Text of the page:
Recordings of Artists Working in Scotland 1978

Recordings-1978 Massed-Fiddles

Those interested in the folk revival in Scotland will find this publication an essential resource and, of course, it covers other forms of music too.  Published by the Scottish Arts Council in January 1978 it is a:

…list of recordings of the work of artists living in Scotland… Every effort has been made to ensure accuracy and the Council gladly acknowledges the help in preparing the list given by: Elisabeth Hutchings; Kim Chambers, School of Scottish Studies, University of Edinburgh; Paul Hindmarsh, Scottish Music Archive; the Recording Industry.

The extract above shows the entries for “massed fiddles”, a genre which was quite popular at the time of publication. Unfortunately, solo and general fiddle music is scattered through the lists for “traditional”, “Scottish country dance bands”, “revival” and others. Nevertheless, it forms a very welcome snapshot of commercial music activity at a crucial time in Scotland’s musical history.

Some words of wisdom

Some more words of wisdom from fiddleologist Mark Wilson:

By the way, we should note that our understanding of British tradition isn’t so hot either. I’ve not been able to hear very much Scottish music proper that is bowed in the fashion of the older Cape Bretoners. Apparently the 19th century wreaked havoc on the “folk fiddling” in Scotland: either the Presbyterians burned your instrument or you were taught to “elevate” your playing by incorporating classical techniques. Insofar as I am aware, we do not possess a very reliable picture of the evolution of Irish fiddling either. Once again people don’t seem to be asking the proper questions.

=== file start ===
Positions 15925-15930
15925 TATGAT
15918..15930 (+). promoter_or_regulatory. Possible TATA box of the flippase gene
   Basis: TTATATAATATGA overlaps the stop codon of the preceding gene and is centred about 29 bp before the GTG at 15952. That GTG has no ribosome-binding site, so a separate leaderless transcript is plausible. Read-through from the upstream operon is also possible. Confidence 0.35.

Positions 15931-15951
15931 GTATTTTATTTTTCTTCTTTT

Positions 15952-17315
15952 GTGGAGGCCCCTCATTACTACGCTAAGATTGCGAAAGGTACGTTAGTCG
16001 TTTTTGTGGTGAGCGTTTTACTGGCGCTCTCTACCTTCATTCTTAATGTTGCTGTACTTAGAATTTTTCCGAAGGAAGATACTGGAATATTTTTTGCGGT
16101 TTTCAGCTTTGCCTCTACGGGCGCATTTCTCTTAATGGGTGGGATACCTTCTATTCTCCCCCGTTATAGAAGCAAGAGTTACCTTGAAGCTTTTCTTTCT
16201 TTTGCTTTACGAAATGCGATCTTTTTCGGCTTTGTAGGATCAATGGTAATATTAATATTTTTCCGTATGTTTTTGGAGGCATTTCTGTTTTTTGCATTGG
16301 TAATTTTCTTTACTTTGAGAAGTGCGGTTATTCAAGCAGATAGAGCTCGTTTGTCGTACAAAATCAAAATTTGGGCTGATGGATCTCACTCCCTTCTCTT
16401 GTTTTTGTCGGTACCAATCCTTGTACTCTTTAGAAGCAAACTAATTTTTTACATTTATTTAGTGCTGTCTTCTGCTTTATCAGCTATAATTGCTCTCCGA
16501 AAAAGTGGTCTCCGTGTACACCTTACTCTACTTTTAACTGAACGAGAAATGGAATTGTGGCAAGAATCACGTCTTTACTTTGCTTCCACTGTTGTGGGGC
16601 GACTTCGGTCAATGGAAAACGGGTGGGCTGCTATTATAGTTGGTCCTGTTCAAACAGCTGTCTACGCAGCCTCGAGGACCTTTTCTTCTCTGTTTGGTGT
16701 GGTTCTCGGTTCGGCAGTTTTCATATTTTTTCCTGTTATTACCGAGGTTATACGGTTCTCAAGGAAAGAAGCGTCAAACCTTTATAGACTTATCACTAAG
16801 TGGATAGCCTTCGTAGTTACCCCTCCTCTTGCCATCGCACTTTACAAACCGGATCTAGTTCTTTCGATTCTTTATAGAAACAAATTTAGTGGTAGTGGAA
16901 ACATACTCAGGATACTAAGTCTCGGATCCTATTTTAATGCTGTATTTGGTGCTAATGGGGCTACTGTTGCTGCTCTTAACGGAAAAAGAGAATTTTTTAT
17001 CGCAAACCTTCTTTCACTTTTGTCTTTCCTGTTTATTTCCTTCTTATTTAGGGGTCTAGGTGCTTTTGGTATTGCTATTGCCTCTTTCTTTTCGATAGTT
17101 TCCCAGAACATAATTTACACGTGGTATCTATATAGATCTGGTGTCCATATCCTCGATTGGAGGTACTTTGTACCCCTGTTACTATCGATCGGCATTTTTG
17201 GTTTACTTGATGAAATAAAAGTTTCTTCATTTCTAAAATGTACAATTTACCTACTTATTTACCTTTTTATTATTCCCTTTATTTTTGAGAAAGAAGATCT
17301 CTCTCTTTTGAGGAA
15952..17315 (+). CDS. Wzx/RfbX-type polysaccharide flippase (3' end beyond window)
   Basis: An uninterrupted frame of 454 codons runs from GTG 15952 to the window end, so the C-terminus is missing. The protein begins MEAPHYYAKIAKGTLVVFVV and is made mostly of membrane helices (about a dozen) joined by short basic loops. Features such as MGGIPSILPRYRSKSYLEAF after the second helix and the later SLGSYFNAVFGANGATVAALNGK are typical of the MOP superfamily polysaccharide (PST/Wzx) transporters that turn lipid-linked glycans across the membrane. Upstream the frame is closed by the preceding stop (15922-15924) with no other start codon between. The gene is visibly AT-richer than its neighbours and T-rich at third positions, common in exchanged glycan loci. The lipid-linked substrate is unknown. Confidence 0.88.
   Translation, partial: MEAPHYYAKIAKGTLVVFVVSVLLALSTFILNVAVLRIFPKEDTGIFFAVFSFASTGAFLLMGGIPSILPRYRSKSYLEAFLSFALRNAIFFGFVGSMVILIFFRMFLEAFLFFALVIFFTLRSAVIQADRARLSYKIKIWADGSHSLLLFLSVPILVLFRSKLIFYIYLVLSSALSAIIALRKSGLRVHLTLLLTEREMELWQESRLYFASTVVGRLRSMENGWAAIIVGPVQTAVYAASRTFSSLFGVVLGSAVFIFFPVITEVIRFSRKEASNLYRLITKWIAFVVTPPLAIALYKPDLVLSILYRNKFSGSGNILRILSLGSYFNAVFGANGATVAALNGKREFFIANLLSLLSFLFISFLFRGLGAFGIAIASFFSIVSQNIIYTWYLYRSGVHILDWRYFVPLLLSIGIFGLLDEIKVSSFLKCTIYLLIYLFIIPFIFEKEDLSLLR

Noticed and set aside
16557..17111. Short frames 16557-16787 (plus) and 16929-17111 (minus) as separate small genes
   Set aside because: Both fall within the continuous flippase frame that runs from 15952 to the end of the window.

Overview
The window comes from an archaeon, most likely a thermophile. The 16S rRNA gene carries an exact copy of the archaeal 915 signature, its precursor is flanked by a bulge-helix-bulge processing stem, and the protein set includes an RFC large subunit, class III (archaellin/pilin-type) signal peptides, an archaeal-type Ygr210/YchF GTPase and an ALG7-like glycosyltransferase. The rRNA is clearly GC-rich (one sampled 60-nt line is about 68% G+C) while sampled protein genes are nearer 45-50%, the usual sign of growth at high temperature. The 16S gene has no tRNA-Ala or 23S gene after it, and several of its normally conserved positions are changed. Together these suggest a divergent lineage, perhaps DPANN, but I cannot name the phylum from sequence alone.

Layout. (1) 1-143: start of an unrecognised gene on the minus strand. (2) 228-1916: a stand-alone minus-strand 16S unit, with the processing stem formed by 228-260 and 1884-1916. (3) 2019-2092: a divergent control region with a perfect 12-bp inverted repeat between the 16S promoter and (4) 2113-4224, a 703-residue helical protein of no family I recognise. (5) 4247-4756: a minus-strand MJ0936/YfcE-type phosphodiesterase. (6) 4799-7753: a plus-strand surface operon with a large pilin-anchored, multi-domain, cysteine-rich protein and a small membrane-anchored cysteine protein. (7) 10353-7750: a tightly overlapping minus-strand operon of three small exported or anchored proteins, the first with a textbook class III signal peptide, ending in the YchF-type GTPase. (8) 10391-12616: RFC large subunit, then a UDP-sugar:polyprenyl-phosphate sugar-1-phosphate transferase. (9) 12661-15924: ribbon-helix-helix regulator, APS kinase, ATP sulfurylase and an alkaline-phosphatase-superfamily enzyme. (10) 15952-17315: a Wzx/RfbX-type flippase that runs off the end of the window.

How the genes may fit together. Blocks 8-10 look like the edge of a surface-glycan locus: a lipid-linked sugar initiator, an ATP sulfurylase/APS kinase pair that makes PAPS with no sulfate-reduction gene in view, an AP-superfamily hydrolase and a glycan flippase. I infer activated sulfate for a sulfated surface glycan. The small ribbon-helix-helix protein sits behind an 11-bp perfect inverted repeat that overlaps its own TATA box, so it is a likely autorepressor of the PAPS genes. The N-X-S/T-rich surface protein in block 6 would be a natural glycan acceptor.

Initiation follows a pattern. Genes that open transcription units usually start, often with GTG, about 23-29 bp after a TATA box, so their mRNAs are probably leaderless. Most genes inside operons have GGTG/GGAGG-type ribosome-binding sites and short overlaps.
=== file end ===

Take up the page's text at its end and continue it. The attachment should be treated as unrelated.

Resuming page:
From Kerry Blech ‘In the Field. An Interview with Mark Wilson.’ in The Old-Time Herald Vol. 7, No. 6. It can be read in full here.

Glasgow Fiddlers, from the records

Fiddler's Close 2 Fiddlers Close, Glasgow

Extracts From the Records of the Burgh of Glasgow Vol. 1, 1573-1642, ed. J D Marwick (Edinburgh, 1914), pp. 1-34 [accessed 6 August 2015]:

29 October 1574: Pipers, fiddlers, minstrels, vagabonds.

Item, it is statute and ordanit that na pyparis, fidleris, menstrales, or ony wther vagabundis, remane in this toun fra this tyme furtht during the tyme of the pest but speciall leif of the prouest or vnder the pane of scurgeyng and banisment; and alsua that na pure commone beggaris remane in this towne fra this furtht except thai that hes bene borne within burght and parochin or hes bene lang within the samyn, and that thai depart furtht of this towne within xxiiij houris nixt, vnder the pane of burnyng on the cheik; and ordanis tham that is permittit to remane, to cum to the tolbuytht and ressaue thair merkis the morn and gif in thair names, and gif it salbe fund that ony of the beggaris resaueris of the merkis trawell furtht of the burght or parrochin and cum in agane thairinto thair merkis sal be tane fra thame and thai banist for ewir.

Extracts From the Records of the Burgh of Glasgow Vol. 3, 1663-1690, ed. J D Marwick (Glasgow, 1905), p. 492:

From Michaelmas, 1664, to Michaelmas, 1665

Item, to Robert Inglishe, the tounes musitiane, for his fiel : 20.00.00 Scots

Extracts From the Accounts of the Burgh of Glasgow Vol. 3, 1663-1690, p. 510:

From Michaelmas, 1685, to Michaelmas, 1686

Item, to the fidleris and drummers on the King’s birthday, four rex dalleris : 11.12.00 Scots